AlcoholFrom 1978 to 1998, the mortality rate for U.S. Whites aged 45 to 54 fell by 2 percent per year on average, matching the average rate of decline in five comparison countries (Australia, Britain, Canada, France and Germany). But although, from 1999, other industrial countries continued to see a decline in mortality rates for the middle-aged, the U.S. White non-Hispanic mortality rose by half a percent a year, an increase that is unique, Drs. Case and Deaton report.

The authors calculate that if the U.S. White non-Hispanic mortality rate remained at the 1998 level, 96,000 deaths would have been prevented; had the previous rate of decline continued, a total of 488,500 deaths would have been prevented. The increased mortality rates are accompanied by “a large and statistically significant decline” in those reporting excellent or very good health and a corresponding increase in those reporting fair or poor health. This is a population that had not previously had unusual health results:

“[T]he post-1999 episode in midlife mortality in the United States is both historically and geographically unique, at least since 1950. The turnaround is not a simple cohort effect; Americans born between 1945 and 1965 did not have particularly high mortality rates before midlife.” [page 2]

Deaths other than natural more frequent

A sign of this midlife change is that deaths due to poisonings, suicide, chronic liver disease and diabetes have all increased since 1999. At the same time, however, mortality rates among Hispanics and non-Hispanic Blacks have continued to decline; Black deaths continue to be higher than the rate for Whites but the ratio between the two is narrowing, mostly due to the increased mortality of Whites.

The authors do not speculate on the reason for White deaths to increase in contrast to the trend of minority groups, but we might reasonably conclude that People of Color have had deprivation and economic difficulty imposed on them in greater numbers and more intensely, and thus are experiencing less of a change in historic circumstances than are Whites. The economic downturn that the world has lived through since 2008 certainly hasn’t bypassed People of Color — far from it — but the decline has not spared Whites, a group not as hardened to lower living standards thanks to their privileges.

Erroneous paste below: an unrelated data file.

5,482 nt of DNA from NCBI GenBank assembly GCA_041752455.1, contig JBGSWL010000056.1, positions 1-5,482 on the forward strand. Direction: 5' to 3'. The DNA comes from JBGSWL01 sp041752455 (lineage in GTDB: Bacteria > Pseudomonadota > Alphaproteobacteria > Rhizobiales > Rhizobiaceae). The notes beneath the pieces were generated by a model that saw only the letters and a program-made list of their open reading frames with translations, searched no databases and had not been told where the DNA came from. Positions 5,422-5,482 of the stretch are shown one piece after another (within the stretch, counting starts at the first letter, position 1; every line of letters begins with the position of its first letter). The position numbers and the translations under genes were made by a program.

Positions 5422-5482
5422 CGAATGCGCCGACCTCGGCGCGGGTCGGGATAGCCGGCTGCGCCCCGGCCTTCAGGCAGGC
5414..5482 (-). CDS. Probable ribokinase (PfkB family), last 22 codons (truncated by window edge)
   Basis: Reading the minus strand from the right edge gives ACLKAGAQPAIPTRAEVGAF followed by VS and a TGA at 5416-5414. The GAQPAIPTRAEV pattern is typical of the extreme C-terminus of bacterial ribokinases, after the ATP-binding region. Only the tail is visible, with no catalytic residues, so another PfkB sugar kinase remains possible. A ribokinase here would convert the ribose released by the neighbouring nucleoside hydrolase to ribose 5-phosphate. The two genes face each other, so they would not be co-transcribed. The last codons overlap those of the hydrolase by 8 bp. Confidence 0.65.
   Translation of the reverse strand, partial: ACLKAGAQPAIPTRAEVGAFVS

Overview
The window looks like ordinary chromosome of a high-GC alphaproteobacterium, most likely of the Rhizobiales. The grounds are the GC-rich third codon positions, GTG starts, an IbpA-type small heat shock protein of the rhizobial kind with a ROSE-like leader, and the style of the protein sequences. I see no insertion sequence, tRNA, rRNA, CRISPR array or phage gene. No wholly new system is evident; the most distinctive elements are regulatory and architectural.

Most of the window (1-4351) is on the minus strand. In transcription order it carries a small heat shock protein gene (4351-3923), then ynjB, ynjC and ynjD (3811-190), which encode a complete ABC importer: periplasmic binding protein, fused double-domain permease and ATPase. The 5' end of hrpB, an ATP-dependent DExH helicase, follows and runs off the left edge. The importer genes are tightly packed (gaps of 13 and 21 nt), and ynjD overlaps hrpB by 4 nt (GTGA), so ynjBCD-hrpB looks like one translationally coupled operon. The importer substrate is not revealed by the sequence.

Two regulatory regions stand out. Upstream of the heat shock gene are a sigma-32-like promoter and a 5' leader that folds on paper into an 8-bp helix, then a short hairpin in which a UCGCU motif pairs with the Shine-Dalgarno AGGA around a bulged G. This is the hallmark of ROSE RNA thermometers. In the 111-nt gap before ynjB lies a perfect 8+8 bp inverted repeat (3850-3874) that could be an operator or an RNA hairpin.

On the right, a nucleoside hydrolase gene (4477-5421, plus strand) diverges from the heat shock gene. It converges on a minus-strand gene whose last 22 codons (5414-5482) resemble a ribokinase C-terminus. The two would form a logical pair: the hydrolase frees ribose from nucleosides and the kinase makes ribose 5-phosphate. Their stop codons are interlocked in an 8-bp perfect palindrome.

The authors do gingerly dip their toes into declining living standards and rising inequality. They draw this general conclusion:

“After the productivity slowdown in the early 1970s, and with widening income inequality, many of the baby-boom generation are the first to find, in midlife, that they will not be better off than were their parents. Growth in real median earnings has been slow for this group, especially those with only a high school education. However, the productivity slowdown is common to many rich countries, some of which have seen even slower grow in median earnings than the United States, yet none have had the same mortality experience. The United States has moved primarily to defined-contribution pension plans with associated stock market risk, whereas, in Europe, defined-benefit pensions are still the norm. Future financial insecurity may weigh more heavily on US workers, if they perceive stock market risk harder to manage than earnings risk, or if they have contributed inadequately to defined-contribution plans.” [page 4]

It is not only the middle-aged who are feeling these deprivations, however.

“[A]ll 5-year age groups between 30–34 and 60–64 have witnessed marked and similar increases in mortality from the sum of drug and alcohol poisoning, suicide, and chronic liver disease and cirrhosis over the period 1999–2013; the midlife group is different only in that the sum of these deaths is large enough that the common growth rate changes the direction of all-cause mortality.” [page 3]

Worse conditions leads to worse results

It would not be proper to put words in the mouths of Drs. Case and Deaton, but it is possible for us to go beyond the scope of their paper, which is to quantify a previously unnoticed increase in mortality rates and offer general commentary on the macro-economic trends behind it. If we do go further, it could be reasonably concluded that neoliberal austerity — the continual pushing down of living standards, increased deprivation, overwork for those still employed, and increased unemployment or more precarious employment for many others — is a policy that kills.

Wax vanitas, Europe, 1701-1800Contrary to the assertion of Drs. Case and Deaton, productivity did not slow in the early 1970s. Pay slowed. Productivity grew 65 percent between 1979 and 2013 while pay increased eight percent for employees in that period, reports the Economic Policy Institute, and that trend certainly hasn’t reversed itself the past couple of years.

The present capitalist era of neoliberalism, with its increasingly harsh doses of austerity, does not fall out of the sky, but is the logical consequence of the relentless competitive pressures of capitalism and the consolidation of political power by the holders of economic power: industrialists and financiers.